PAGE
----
This view argues that God chose to create a universe where the future is “open” and not entirely predetermined. God voluntarily limits His foreknowledge to allow for genuine human freedom and creatures capable of love. As time unfolds, God knows all possibilities and probabilities, but He does not have infallible foreknowledge of every future event and human decision.

Prominent open theists include Greg Boyd, Clark Pinnock, and John Sanders. They maintain that this better explains the dynamic, interactive God of Scripture without denying His omnipotence and sovereign will.

Theological Perspectives within Christianity

Throughout church history, theologians have taken different views on this question that align with the philosophical perspectives already outlined. Here is a brief survey of some of the main positions:

Reformed/Calvinist Theology

This view is most famously associated with John Calvin and emphasizes the absolute sovereignty of God over every detail of creation, history, and human lives. God unilaterally predestines all that will happen, including who will be saved (the elect) and damned (the reprobate). Nothing can thwart or defeat God’s purposes. Humans have no autonomous free will, but are morally responsible for their choices which God ordains.

Key figures include Calvin, Edwards, Charles Hodge, Loraine Boettner, R.C. Sproul, and John Piper.

Arminian/Wesleyan Theology

This view is associated with Jacobus Arminius and John Wesley which maintains God’s sovereignty while arguing for an expanded human free will. God’s foreknowledge of all events does not impinge on voluntary human decisions. Predestination is based on God’s foreknowledge of who would freely respond to the gospel in faith. Humans contribute through free response to God’s offer of salvation.

Key proponents include Arminius, Wesley, H. Orton Wiley, Thomas Oden, and Roger Olson.


This view, associated with Jesuit theologian Luis Molina, attempts to find middle ground between Calvinism and Arminianism. It agrees with Arminians that God has middle knowledge (scientia media) of what humans would freely choose in all hypothetical situations, without God directly causing the choices. But it agrees with Calvinists that humans do not have complete libertarian freedom. God uses His knowledge to providentially order creation and circumstances without violating creaturely free will.

Prominent Molinists include William Lane Craig, Alvin Plantinga, and Kenneth Keathley.

Open Theism

As mentioned earlier, open theism downplays the scope of God’s foreknowledge to argue for self-determined human freedom empowered to thwart God’s plans. God knows the future as possibilities and probabilities based on personal relationships, but not necessarily as settled facts. This exalts human free will while denying exhaustive divine foreknowledge.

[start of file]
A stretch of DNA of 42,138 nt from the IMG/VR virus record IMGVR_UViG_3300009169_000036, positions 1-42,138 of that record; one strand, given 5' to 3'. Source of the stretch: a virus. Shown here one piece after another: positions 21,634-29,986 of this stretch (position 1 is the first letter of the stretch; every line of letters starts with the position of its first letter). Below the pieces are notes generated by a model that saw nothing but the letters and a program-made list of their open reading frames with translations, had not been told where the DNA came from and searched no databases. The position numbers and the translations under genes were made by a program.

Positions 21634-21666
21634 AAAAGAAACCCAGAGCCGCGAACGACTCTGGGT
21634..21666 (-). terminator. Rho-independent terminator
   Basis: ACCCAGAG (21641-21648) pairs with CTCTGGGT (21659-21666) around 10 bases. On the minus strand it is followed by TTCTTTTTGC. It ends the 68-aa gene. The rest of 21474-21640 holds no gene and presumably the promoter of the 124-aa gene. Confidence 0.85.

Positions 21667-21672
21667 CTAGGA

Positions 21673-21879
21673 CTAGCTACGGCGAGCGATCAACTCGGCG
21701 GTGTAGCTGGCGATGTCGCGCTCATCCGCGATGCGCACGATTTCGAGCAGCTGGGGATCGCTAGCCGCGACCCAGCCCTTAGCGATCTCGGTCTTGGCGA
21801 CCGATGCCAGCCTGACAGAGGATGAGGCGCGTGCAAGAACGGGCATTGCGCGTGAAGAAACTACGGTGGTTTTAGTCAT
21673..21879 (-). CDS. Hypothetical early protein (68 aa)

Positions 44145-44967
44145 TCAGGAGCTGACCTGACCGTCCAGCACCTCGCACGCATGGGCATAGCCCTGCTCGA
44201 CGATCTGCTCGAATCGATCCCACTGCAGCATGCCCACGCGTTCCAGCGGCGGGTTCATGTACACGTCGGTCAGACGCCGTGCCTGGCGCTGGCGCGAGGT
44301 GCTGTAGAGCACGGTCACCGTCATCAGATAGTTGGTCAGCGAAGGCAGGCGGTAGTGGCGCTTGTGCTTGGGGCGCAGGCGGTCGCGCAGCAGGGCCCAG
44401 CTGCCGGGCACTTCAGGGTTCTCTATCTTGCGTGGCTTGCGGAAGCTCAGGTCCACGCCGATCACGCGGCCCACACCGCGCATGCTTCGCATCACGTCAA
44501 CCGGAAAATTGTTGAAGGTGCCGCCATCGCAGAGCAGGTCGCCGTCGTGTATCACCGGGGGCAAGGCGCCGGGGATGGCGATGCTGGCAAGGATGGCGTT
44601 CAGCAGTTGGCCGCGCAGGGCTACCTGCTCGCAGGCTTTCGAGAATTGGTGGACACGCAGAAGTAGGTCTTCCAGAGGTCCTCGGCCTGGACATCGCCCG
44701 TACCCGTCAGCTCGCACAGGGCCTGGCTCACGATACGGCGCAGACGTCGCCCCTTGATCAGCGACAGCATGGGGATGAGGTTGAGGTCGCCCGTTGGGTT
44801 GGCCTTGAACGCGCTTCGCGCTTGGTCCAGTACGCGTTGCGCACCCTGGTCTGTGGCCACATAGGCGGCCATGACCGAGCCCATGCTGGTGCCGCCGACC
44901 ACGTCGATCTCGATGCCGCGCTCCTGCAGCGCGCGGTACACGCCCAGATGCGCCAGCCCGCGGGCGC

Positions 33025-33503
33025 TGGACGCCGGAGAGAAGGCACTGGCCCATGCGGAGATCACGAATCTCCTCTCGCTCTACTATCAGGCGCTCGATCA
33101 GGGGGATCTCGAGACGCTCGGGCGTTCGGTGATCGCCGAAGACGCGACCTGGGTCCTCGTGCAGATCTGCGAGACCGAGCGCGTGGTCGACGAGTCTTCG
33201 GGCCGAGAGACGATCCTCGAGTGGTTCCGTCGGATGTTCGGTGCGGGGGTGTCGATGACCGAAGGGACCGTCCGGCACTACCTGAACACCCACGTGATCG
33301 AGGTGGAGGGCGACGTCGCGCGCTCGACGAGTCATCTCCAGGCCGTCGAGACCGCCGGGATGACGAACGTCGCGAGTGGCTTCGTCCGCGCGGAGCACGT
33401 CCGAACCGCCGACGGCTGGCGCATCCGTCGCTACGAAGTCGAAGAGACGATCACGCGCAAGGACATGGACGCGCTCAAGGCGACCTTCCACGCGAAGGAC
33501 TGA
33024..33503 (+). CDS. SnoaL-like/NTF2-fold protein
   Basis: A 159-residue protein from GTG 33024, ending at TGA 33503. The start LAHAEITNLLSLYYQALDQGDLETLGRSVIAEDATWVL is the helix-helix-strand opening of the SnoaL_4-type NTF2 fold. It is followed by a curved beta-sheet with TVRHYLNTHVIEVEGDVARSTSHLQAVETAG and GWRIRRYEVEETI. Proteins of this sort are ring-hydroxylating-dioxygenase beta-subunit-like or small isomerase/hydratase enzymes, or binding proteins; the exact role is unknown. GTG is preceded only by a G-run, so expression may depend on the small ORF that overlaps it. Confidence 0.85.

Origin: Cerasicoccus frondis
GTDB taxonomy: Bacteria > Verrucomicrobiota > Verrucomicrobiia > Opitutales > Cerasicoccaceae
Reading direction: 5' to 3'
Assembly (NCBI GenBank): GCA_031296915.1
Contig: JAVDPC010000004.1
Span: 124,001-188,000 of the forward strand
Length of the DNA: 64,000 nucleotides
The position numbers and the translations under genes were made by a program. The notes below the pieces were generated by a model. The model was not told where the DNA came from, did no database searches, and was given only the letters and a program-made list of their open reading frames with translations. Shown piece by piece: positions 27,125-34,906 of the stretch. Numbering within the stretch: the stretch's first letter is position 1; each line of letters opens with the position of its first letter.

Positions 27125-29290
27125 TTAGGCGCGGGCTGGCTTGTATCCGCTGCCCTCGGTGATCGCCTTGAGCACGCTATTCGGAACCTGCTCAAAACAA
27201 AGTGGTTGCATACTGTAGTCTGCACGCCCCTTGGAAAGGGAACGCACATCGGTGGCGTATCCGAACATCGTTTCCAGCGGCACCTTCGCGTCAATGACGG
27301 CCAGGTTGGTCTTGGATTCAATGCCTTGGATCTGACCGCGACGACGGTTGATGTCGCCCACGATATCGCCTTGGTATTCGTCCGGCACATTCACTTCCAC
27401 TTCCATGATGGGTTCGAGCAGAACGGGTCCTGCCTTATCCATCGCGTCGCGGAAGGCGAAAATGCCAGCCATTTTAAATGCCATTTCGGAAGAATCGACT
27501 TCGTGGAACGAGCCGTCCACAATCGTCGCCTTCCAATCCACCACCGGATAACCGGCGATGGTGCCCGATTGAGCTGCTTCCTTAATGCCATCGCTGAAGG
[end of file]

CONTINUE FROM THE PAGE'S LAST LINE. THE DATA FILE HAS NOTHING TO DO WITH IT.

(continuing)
Main advocates include Greg Boyd, Clark Pinnock, Richard Rice, John Sanders, and William Hasker.

Key Points of Analysis and Discussion

Based on the biblical, philosophical, and theological survey above, here are some key points of analysis for further discussion:

God’s Omniscience and Human Freedom

One crux of the debate concerns what type of divine foreknowledge is compatible with creatures having a genuine “open” future? Theologians have proposed different categories of God’s knowledge to analyze this.

The Origin of Evil

If God ordains all events, does that make Him morally responsible for evil? Or can God have good purposes for allowing free creatures who commit evil acts? How one’s view interprets God’s level of control over free will impacts the problem of evil.

Divine Sovereignty and Scripture

Both sides quote Scriptural evidence for their view. How does one do justice to the texts indicating God’s meticulous sovereignty and other texts affirming human decisions that violate God’s will?

The Nature of God’s Relationships

Does God value genuine love relationships with creatures capable of reciprocal response? Or does He relate only to wholly dependent beings without libertarian freedom? How one defines the nature of God’s love impacts this discussion.

The Origins of Salvation

Is God’s choice to save people based solely on His own will (monergism), or does human faith initiate the saving response (synergism)? This issue likewise relates to God’s level of determinative control over free creatures.


In summary, there are thoughtful arguments on both sides of this issue that genuinely seek to be faithful to Scripture’s complex witness. As finite humans, we are unlikely to fully comprehend the interplay between God’s sovereignty and human freedom in this life. Sincere Christians can thoughtfully disagree on where they land regarding God’s level of determinative control over creaturely free will. Further humble study and dialogue focused on God’s revelation is needed to gain more clarity on this profound theological mystery.